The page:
The Corridor land sprawls over four biomes (grassland, Nama Karoo, thicket and savannah) and six vegetation types, and is home to several rare mammals like the aardvark, black-footed cat, African wild cat and honey badger. It’s also designated as a Globally Important Bird Area, with grassland and Karoo specials like the Lesser Kestrel, Martial Eagle, Ludwig’s and Denham’s Bustard, Lesser Flamingo, Blue Korhaan, Sickle-winged Chat, Ground Woodpecker, Black-headed Canary and Layard’s Tit-Babbler.

Corridors are not a new conservation tool but, as Matthew Norval of the Wilderness Foundation points out, they offer some serious benefits for landowners and for conservation. For the latter, Corridors link important habitats for plants and animals, connect fragmented landscapes and protect critical water catchments. In the case of mountainous terrain, a corridor also provides climate change resilience, with varying altitudes offering relief from high temperatures for heat-sensitive species.

For Karoo landowners, the Corridor also offers protection for another threat that arose after 2003 – shale-gas exploration and fracking. This might have led to the unexpected success of the first phase. Initially, the modest target was to sign up 25 000 hectares of land to Protected Environment status. But by February 2014, a total of 66 farmers owning 269 000 hectares had applied for this level.

There are three levels of participation. The first is Proud Partner status, which simply gives farmers access to information on land management best practice. The second is Protected Environment status. This means farmers can carry on as they always have, but commit to minimising any further changes in veld use.

This level also offers greater protection from certain kinds of development, notably fracking or mining. Farms are able to access National Parks’ expertise and manpower in fighting alien vegetation or soil erosion. The third level is as a contractual national park, to which at least three landowners are committed.

The first two options don’t require the dropping of fences. This means herds of springbok can’t roam unhindered from one national park to the other. On the other hand, the corridor still safeguards species for which fences are no deterrent anyway – baboons, insects, raptors and other birds, and of course plants.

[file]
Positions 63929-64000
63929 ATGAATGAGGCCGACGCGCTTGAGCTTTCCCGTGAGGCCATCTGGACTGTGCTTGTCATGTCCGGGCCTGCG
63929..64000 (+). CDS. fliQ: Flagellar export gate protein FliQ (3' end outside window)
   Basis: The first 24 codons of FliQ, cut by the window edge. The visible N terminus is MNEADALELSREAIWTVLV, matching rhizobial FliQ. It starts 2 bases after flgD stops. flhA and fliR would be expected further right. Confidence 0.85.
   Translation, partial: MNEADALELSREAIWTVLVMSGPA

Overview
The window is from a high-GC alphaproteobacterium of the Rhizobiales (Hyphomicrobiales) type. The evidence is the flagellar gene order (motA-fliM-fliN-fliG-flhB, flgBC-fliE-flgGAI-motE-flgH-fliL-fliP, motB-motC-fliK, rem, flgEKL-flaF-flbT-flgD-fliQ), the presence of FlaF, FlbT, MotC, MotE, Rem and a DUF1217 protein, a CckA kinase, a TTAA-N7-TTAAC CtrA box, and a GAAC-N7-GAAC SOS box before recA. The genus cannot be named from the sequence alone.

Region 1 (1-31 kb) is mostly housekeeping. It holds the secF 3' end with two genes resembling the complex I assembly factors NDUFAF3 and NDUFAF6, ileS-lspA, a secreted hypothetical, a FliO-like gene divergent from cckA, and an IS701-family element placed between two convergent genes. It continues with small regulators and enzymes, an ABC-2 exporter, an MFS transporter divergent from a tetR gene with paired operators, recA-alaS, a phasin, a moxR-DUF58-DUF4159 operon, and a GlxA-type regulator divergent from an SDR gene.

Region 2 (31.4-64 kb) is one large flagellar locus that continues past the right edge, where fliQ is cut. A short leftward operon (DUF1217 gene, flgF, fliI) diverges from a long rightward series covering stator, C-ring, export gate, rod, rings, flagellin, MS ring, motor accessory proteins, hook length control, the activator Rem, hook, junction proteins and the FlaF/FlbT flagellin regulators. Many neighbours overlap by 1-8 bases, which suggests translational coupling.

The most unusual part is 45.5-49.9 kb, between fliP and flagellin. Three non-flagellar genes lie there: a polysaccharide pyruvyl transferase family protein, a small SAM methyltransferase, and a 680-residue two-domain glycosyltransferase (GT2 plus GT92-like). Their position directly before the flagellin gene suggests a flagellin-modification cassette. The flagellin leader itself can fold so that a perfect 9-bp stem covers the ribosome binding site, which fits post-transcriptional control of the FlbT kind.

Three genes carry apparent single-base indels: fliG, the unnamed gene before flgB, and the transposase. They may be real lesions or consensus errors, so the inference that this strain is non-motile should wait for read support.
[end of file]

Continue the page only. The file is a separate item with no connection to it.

Camdeboo National Park manager Peter Burdett says, “The Corridor project has intrinsic benefits for conserving threatened grassland biodiversity, but will also provide a tremendously valuable buffer zone by extending the space needed for ecological patterns and processes that the Camdeboo National Park isn’t large enough to accommodate.”

It’s not only about species. The Mountain Zebra and Camdeboo National Parks offer some of the best horizon-to-horizon views in the country, with no intrusive developments to mar the skylines. The Corridor safeguards these too. And this is just the beginning. The second phase of the Corridor project will be starting in early 2015, with the Global Environment Facility (GEF) funding it over five years. Mountain Zebra National Park manager Megan Taplin says several landowners have already indicated they are keen to sign up during the second phase. She adds, “The Corridor’s inclusion in the GEF project is part of a much wider project aimed at improving the management of corridors in the areas of high and sensitive biodiversity across South Africa.”

Karoo Camdeboo Corridor (9)

A complementary initiative is SANParks’s Rural Development Programme, currently identifying projects to improve development and tourism in and around the Corridor area. “These projects range from food gardens to sustainable harvesting projects and hospitality training,” says Megan. “The long-term goal is to build on the Protected Environment, adding layers of projects and initiatives that benefit the region and improve local livelihoods.”

There’s also an exciting opportunity to explore linking this Corridor with the Darlington Dam section of the Greater Addo Elephant National Park, says Peter Burdett. The Corridor model can only be good news for sustainable farming and ecosystems threatened with bad developments – not only in the Karoo, but across the country.